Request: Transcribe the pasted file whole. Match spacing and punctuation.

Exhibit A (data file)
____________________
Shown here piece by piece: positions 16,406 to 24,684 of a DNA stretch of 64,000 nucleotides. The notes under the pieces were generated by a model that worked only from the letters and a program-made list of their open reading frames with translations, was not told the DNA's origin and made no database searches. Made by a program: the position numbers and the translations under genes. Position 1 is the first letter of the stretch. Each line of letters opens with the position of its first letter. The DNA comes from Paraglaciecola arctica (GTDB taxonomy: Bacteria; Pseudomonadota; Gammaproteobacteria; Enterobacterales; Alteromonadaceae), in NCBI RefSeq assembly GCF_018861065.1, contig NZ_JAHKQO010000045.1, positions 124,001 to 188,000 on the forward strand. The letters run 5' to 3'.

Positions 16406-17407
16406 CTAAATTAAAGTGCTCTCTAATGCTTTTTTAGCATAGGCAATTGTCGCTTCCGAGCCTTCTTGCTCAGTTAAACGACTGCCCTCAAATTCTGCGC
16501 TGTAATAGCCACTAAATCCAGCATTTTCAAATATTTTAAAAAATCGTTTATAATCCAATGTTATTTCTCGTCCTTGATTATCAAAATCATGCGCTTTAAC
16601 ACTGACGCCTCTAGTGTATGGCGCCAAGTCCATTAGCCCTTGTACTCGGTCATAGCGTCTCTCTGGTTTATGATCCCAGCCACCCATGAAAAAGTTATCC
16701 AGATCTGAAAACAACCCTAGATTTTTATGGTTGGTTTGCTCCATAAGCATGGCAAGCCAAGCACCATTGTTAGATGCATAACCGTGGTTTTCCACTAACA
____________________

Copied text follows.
Shown here piece by piece: positions 16,406 to 24,684 of a DNA stretch of 64,000 nucleotides. The notes under the pieces were generated by a model that worked only from the letters and a program-made list of their open reading frames with translations, was not told the DNA's origin and made no database searches. Made by a program: the position numbers and the translations under genes. Position 1 is the first letter of the stretch. Each line of letters opens with the position of its first letter. The DNA comes from Paraglaciecola arctica (GTDB taxonomy: Bacteria; Pseudomonadota; Gammaproteobacteria; Enterobacterales; Alteromonadaceae), in NCBI RefSeq assembly GCF_018861065.1, contig NZ_JAHKQO010000045.1, positions 124,001 to 188,000 on the forward strand. The letters run 5' to 3'.

Positions 16406-17407
16406 CTAAATTAAAGTGCTCTCTAATGCTTTTTTAGCATAGGCAATTGTCGCTTCCGAGCCTTCTTGCTCAGTTAAACGACTGCCCTCAAATTCTGCGC
16501 TGTAATAGCCACTAAATCCAGCATTTTCAAATATTTTAAAAAATCGTTTATAATCCAATGTTATTTCTCGTCCTTGATTATCAAAATCATGCGCTTTAAC
16601 ACTGACGCCTCTAGTGTATGGCGCCAAGTCCATTAGCCCTTGTACTCGGTCATAGCGTCTCTCTGGTTTATGATCCCAGCCACCCATGAAAAAGTTATCC
16701 AGATCTGAAAACAACCCTAGATTTTTATGGTTGGTTTGCTCCATAAGCATGGCAAGCCAAGCACCATTGTTAGATGCATAACCGTGGTTTTCCACTAACA